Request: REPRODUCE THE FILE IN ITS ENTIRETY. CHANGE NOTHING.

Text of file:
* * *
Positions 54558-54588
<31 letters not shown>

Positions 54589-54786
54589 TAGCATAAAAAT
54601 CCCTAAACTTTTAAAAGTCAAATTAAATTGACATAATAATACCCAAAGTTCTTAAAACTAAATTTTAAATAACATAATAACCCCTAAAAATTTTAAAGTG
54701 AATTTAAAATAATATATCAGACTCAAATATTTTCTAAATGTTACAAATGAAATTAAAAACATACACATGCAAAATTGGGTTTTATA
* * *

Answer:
Positions 54558-54588
<31 letters not shown>

Positions 54589-54786
54589 TAGCATAAAAAT
54601 CCCTAAACTTTTAAAAGTCAAATTAAATTGACATAATAATACCCAAAGTTCTTAAAACTAAATTTTAAATAACATAATAACCCCTAAAAATTTTAAAGTG
54701 AATTTAAAATAATATATCAGACTCAAATATTTTCTAAATGTTACAAATGAAATTAAAAACATACACATGCAAAATTGGGTTTTATA